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Where Have All the Phenomenal Women Gone?

Where Have All the Phenomenal Women Gone?
Dedicated to the spirit of Dr. Maya Angelou

Sage Salvo 

“And baby girl what does it matter where your purse from?/ Your hair done, your nails did, your ass phat, but your Dumb!/ Mix Melissa Ford with Maya Angelou, become a top model and Sojourner too/”

– Lupe Fiasco in ‘I’m Beamin’

Over the past two weeks we learned that Kanye West married his girlfriend, Kim Kardashian, in a made-for-tv wedding in France. Kim K’s entire celebrity and rise to ‘Ye’s wife’ was borne from her porn. Indeed, Kanye brags in a recent song verse that ‘my girl’s a superstar all from a home movie.’ Continuing with the theme in his most recent song appearance on Future’s ‘I Won’, ‘Ye raps about Kim K being his ‘trophy’ saying “I made it over NBA and NFL players, so every time I score its like the Superbowl”. In another urban culture episode, Pop-star Rhianna, quite literally, donned a see-through shawl and a thong to the CFDA Fashion Awards where she received, ironically, the Fashion Icon Award. Exposed were her breasts and buttocks, but what was never expressed was her condemnation from the press.

With the psychological warfare being carried out through the media with hit shows like Scandal, Real House Wives of ….. wherever, and Love and HipHop, black and latino women are being taught that their reward, [and value] in this life will be granted through their sexuality, first and foremost. This systemic AND local perspective of human value is debilitating, hateful, and perverted.

This country’s constant media harassment of woman value is all the more odd then, when you consider the life of one of America’s best productions, Dr. Maya Angelou, and what a devastating sexual abuse did to her as a young girl.

In a much more abstract sense, being forced to perform ‘sexually’ to get some kind of reward in society is much like a sexual abuse. According to the American Heritage dictionary, Sexual Abuse can be defined as: ‘unwanted sexual activity forced on a person by another through coercion or threats’. Our popular culture has developed an obsession with youth so much so that we’ve given expressive license to be callous. Indeed, grown adult women acquiesce to filming themselves engage in everything from sexually explicit acts to silly indiscretions. The constant broadcasting of women laid on their backs for rewards of flimsy successes skews the perception between maturity and character. It used to be that someone could have some ‘growing up’ to do, which is just an issue of maturity. But we’ve gone beyond maturity and have begun to alter the understanding of personal character. And we’re in a time where we so desperately need the voice of the original phenomenal woman, Dr. Maya Angelou, to bring wisdom to an understanding of the importance of personal character.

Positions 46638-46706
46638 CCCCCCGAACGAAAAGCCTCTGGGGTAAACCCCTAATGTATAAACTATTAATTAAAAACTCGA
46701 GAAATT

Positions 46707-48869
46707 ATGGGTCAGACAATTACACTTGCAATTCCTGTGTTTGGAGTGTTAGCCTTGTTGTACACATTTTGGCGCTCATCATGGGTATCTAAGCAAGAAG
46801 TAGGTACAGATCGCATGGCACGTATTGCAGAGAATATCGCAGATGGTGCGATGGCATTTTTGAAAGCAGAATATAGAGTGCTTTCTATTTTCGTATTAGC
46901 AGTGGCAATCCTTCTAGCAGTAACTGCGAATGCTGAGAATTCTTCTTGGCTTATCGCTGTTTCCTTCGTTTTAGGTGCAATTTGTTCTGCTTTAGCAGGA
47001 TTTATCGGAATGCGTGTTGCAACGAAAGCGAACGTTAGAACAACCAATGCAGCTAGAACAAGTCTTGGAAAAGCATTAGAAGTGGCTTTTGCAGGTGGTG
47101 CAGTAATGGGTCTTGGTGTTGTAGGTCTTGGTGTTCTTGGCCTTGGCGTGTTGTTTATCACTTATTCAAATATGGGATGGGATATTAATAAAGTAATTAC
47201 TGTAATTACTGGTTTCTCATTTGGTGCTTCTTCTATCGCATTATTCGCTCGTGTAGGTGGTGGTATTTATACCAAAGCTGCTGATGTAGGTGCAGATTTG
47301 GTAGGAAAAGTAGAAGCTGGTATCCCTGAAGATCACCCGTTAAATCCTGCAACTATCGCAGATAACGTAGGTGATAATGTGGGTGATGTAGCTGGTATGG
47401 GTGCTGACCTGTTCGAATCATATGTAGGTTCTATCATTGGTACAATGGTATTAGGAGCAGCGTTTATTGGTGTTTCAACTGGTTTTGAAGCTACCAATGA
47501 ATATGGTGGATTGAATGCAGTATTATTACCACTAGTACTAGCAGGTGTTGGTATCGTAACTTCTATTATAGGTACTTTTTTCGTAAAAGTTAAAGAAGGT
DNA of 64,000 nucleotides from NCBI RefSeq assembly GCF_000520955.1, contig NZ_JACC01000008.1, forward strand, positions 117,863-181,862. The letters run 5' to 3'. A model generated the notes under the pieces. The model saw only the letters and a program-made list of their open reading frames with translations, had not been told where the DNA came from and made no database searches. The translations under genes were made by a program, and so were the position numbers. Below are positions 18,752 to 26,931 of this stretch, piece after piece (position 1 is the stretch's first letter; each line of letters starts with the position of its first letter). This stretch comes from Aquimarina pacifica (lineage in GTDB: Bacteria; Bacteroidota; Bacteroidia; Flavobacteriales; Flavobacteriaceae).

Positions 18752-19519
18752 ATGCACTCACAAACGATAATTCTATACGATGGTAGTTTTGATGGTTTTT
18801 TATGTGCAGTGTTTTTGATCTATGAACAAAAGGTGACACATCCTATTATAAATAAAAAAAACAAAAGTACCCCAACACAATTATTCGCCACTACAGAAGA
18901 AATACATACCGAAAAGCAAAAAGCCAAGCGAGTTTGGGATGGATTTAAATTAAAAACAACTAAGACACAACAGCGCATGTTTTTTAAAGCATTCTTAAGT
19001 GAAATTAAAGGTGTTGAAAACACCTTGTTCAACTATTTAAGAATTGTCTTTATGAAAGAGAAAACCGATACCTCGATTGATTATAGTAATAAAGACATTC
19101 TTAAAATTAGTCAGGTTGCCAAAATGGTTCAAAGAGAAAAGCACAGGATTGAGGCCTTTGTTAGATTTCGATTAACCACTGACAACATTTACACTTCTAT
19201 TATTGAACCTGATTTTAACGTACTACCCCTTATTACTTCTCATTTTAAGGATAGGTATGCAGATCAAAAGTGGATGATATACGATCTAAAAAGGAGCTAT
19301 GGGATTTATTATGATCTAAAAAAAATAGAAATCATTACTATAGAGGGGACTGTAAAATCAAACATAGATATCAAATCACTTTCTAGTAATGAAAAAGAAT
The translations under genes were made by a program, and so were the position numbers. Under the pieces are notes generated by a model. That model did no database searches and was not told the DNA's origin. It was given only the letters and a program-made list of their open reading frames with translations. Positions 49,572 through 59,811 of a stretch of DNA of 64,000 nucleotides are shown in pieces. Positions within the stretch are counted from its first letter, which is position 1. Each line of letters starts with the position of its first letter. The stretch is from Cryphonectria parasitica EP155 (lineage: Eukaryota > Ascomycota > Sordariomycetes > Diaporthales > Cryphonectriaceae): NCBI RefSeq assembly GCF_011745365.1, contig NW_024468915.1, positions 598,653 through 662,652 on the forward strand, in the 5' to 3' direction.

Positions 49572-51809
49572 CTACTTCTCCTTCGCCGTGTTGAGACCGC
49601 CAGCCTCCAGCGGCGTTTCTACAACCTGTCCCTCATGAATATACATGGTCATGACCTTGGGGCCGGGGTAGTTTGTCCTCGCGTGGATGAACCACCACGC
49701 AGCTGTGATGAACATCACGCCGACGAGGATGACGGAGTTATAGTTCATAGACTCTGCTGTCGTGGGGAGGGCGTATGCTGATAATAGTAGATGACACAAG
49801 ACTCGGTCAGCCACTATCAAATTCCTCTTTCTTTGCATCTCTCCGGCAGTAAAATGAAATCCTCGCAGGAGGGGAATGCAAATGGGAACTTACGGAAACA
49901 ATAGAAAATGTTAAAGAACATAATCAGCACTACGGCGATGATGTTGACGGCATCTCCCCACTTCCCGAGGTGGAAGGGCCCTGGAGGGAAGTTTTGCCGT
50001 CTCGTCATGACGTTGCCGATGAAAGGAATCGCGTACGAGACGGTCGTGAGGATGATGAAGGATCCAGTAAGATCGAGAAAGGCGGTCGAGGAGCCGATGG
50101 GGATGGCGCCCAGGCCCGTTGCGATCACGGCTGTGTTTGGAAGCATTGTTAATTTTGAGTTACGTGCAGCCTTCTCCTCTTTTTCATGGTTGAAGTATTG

In her landmark autobiography, ‘I Know Why the Cage Bird Sings’, Maya Angelou wrote ‘If growing up is painful for the Southern Black girl, being aware of her displacement is the rust on the razor that threatens the throat.” We need to value wisdom and character in the face of such displacement in this world. So many of our young women are relegated by society and go out chasing freedom, success, and wealth. But, what of wisdom? Maya also said, “Success is liking yourself, liking what you do, and liking how you do it.” Dr. Angelou was not just some singer, songwriter, poet, or activist…. She cultivated a very wise philosophy for dealing in this unfair world.

In 1759, Adam Smith penned, in ‘The Theory of Moral Sentiments’,

“The respect which we feel for wisdom and virtue is, no doubt, different from that which we conceive for wealth and greatness; and it requires no very nice discernment to distinguish the difference. But, notwithstanding this difference, those sentiments bear a very considerable resemblance to one another. In some particular features they are, no doubt, different, but, in the general air of the countenance, they seem to be so very nearly the same, that inattentive observers are very apt to mistake the one for the other.”

Spot on, Mr. Smith. Many of our young women have misconstrued respect for fame and fortune. For sure, Rhianna, Kim K, and the host of women who’ve appeared on things like Love and Hip Hop are getting paid…. which occasions them to gain the respect of their younger female peers. But this is a society-threatening trade-off when you consider their lack of respect for wisdom and virtue. In short, our young women need Maya’s understanding of those precious non-market values. So, where have all the phenomenal women gone?

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